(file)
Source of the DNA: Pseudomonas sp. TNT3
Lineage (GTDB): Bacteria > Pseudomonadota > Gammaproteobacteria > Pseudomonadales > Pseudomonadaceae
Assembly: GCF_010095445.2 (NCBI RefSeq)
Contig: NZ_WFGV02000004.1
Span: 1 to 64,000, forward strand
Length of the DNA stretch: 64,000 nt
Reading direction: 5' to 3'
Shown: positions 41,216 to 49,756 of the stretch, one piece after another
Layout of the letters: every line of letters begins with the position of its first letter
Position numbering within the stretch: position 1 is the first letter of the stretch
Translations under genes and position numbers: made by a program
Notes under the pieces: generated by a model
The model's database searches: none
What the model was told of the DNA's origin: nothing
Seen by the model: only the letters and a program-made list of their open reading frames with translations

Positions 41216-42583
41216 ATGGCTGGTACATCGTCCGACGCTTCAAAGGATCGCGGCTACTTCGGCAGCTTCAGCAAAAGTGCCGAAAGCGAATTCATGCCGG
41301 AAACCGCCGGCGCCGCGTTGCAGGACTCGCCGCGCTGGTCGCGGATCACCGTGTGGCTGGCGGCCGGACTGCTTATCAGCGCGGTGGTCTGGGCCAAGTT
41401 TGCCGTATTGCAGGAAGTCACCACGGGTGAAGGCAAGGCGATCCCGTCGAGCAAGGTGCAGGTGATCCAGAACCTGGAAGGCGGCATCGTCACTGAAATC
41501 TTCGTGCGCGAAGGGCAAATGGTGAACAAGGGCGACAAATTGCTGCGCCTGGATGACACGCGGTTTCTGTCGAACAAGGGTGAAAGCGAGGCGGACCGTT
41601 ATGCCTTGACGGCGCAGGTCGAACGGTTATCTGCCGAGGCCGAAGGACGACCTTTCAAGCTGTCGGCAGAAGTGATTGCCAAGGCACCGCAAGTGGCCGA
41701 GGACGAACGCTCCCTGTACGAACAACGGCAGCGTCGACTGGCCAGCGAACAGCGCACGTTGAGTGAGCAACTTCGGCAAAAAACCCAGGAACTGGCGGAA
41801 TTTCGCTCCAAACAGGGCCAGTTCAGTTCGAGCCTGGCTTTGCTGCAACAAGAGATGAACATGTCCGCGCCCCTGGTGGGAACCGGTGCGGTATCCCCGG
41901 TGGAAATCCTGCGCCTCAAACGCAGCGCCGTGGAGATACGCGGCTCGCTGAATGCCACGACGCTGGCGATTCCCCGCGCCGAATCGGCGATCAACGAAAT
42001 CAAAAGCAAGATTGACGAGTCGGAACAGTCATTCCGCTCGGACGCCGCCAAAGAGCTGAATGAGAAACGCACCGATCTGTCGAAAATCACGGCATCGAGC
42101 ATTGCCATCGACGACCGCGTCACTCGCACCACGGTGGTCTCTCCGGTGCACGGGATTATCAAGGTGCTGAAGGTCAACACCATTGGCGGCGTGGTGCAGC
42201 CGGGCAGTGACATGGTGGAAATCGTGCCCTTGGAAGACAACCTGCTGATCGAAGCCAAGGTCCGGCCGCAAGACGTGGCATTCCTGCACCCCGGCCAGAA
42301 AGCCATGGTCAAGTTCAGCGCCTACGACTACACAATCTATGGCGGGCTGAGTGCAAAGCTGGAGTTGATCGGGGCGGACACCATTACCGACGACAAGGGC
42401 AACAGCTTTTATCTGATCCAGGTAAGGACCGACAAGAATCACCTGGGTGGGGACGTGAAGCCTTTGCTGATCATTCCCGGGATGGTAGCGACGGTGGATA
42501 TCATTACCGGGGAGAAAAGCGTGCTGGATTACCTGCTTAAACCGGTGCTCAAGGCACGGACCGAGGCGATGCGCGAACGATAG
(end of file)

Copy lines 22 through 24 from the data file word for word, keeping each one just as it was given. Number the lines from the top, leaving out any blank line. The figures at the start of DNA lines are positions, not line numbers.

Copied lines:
41701 GGACGAACGCTCCCTGTACGAACAACGGCAGCGTCGACTGGCCAGCGAACAGCGCACGTTGAGTGAGCAACTTCGGCAAAAAACCCAGGAACTGGCGGAA
41801 TTTCGCTCCAAACAGGGCCAGTTCAGTTCGAGCCTGGCTTTGCTGCAACAAGAGATGAACATGTCCGCGCCCCTGGTGGGAACCGGTGCGGTATCCCCGG
41901 TGGAAATCCTGCGCCTCAAACGCAGCGCCGTGGAGATACGCGGCTCGCTGAATGCCACGACGCTGGCGATTCCCCGCGCCGAATCGGCGATCAACGAAAT